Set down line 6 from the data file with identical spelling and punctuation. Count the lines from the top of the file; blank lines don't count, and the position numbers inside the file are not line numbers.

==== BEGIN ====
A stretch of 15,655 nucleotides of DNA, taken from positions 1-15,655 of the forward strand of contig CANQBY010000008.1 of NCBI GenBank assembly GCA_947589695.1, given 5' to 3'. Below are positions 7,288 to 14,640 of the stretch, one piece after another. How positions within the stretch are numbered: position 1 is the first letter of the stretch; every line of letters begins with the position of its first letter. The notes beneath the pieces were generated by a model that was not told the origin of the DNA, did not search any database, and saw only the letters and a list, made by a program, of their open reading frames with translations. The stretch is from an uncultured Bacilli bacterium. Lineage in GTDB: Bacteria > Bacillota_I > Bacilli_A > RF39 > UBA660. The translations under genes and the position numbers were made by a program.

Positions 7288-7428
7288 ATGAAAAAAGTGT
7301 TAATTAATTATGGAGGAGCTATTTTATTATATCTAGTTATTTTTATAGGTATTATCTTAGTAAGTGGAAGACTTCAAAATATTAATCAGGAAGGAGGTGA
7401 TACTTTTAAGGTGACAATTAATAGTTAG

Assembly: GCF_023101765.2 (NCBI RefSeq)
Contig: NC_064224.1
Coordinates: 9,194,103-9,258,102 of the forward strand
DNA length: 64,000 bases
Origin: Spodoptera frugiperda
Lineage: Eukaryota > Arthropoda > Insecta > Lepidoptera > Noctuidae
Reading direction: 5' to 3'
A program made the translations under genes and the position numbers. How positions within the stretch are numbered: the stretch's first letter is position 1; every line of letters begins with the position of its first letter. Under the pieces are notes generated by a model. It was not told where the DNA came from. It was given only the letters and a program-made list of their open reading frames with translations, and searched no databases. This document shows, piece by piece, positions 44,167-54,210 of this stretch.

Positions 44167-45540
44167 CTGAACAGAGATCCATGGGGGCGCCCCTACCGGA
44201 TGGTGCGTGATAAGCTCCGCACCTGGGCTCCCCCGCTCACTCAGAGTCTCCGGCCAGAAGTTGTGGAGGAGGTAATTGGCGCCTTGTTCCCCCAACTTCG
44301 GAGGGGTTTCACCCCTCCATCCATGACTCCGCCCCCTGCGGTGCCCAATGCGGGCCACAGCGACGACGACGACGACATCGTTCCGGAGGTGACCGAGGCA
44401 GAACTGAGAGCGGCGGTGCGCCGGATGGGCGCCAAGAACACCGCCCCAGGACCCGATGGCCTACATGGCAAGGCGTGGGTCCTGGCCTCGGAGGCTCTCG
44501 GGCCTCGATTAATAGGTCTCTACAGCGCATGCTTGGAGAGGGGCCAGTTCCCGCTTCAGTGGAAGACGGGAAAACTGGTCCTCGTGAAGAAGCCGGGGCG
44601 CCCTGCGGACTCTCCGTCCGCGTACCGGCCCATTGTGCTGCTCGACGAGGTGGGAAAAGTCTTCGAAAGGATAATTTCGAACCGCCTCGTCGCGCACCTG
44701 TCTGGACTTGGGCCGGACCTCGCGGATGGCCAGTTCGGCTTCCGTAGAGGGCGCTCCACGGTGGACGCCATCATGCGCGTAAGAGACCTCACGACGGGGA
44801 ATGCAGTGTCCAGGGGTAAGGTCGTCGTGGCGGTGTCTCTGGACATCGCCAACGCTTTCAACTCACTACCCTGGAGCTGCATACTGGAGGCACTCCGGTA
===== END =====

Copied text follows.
Assembly: GCF_023101765.2 (NCBI RefSeq)